Those are VerBruggen’s original italics.

You hear a lot of horror stories, but going too far the other way could create horror stories going in the other direction. Let’s say the local jurisdiction says a judge is considered retired the moment he conveys his resignation to the presiding judge. An old judge decides he’s had enough, and composes an email to the presiding judge. Five seconds after he hits send, there is a knock on his door. The police want a warrant signed to search the house of a murder suspect they have dead to rights. The judge decides not to tell them he just resigned and signs the warrant. The cops search the suspect’s house and find the murder weapon. They also find the murder suspect, who yells “fuck the police” and shoots at them. A cop along for the search fires back and severely wounds the defendant.

Now it comes to light that the judge was actually retired when he signed the warrant. The murder weapon was critical evidence and it is suppressed. (It probably wouldn’t be under good faith exceptions analogous to the good faith exceptions that this legislation is designed to abolish, but pretend we legislatively did away with those too, in the criminal law context as well as the civil.) Now the defendant wants to sue the police who violated his rights because they entered his house without a legal excuse. They respond that they acted in good faith. Too bad! That they were reasonable. Too bad! That there’s nothing they could have done; no way they could have known there was a problem.

Too bad!

What really needs to happen (and I say this as someone who has been the target of frivolous litigation) is wider litigation reform — an anti-SLAPP type of remedy applicable to all cases and not just First Amendment cases. Plaintiffs need to be able to show that they have a real and solid basis for bringing their claim, not just wild allegations that anyone could put down on paper. Then, perhaps we could come up with language that requires courts to analyze clearly established rights at a higher level of generality — one that is a little less absurd than what we’ve seen in some cases.

But allowing lawsuits against cops who acted reasonably and in good faith is not a good idea. And it will lead to all kinds of unintended consequences.

Slow down, let the current wave of hostility to law enforcement pass, and come back when everyone is not so angry. And then write something that does not gut protections for officers acting reasonably and in good faith.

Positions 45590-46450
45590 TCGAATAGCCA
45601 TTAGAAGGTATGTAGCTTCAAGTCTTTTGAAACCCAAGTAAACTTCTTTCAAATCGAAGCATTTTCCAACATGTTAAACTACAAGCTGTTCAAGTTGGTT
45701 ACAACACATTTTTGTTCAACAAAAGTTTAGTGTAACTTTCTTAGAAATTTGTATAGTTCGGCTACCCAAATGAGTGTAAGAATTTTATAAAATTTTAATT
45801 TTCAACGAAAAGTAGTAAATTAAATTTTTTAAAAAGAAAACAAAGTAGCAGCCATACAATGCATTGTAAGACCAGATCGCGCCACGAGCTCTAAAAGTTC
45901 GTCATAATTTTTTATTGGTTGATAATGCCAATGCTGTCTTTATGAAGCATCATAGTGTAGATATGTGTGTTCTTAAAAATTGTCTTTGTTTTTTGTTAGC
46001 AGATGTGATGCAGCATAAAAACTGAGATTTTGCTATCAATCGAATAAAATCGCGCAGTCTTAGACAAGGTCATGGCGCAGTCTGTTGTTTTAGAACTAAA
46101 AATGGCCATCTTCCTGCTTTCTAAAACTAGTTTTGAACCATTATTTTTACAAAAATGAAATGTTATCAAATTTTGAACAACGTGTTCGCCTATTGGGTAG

In the current environment, society will already have a hard enough time getting quality people to apply to be a police officer. “Reform” like this will make that problem far worse.

65 Responses to “Qualified Immunity Reform: The Cure Is Worse than the Disease”

  1. How ’bout widening our thinking?

    Lawyers and Doctors and others have long established rules about “malpractice”. For which they carry insurance.

    I’d like to encourage the police public service labor unions to get some skin in the game. Don’t protect bad apples, but work with the government and the public to improve the breed. One way to help with that might be to have the labor unions bear some of the risk of “bad apple” behavior — and sharing risk is what insurance is all about. So, put the labor union on the hook for LEO’s malpractice insurance, and let the insurance companies define what sorts of behaviors they will, and won’t, cover.

    This also sort of limits the awards lawyers might seek. A city may be assumed to have infinite capacity to raise taxes and pay any judgement. A union or insurance company may cap out at some figure — 250000 or 2 million, whatever. Knowing the payoff helps determine how many enter the game.

    pouncer (b0e023)

  2. Interesting and deserves some thought.

    I will say this. You’re a minor public intellectual. I mean that as a compliment. If you put the time in to come up with a proposal there’s a likelihood that several hundred people will see it. Among them will be other ppl with reach. You don’t owe me anything, but I think putting forth solid ideas on how to fix this, ideas that have an opportunity of impacting the discussion happening today, could make a difference.

    Time123 (7507a9)

  3. Abolish it altogether. Make the standard for liability “wanton and willful”. Lots of precedent on that. Gift them ordinary negligence as far as Section 1983 is concerned, letting their departments discipline them for that.

    nk (1d9030)

  4. Here’s the thing. Criminal cops are like juvenile delinquents. They keep getting away with the small stuff, sometimes with a wrist slap and most often with nothing at all. Then they commit the big crime which makes people sit up and take notice, but it’s too late. For their victims, and for them, too.

    nk (1d9030)

  5. Patrick’s analysis is thoughtful, but I wonder if a different approach to policing entirely is needed.

    The most egregious and dangerous incidents of excessive force seem to occur when the police are dealing with someone who initially resists arrest. These situations are also extremely dangerous for the police.

    Tasers have helped by providing non-lethal assistance in subduing a resisting suspect, but clearly they haven’t solved the problem.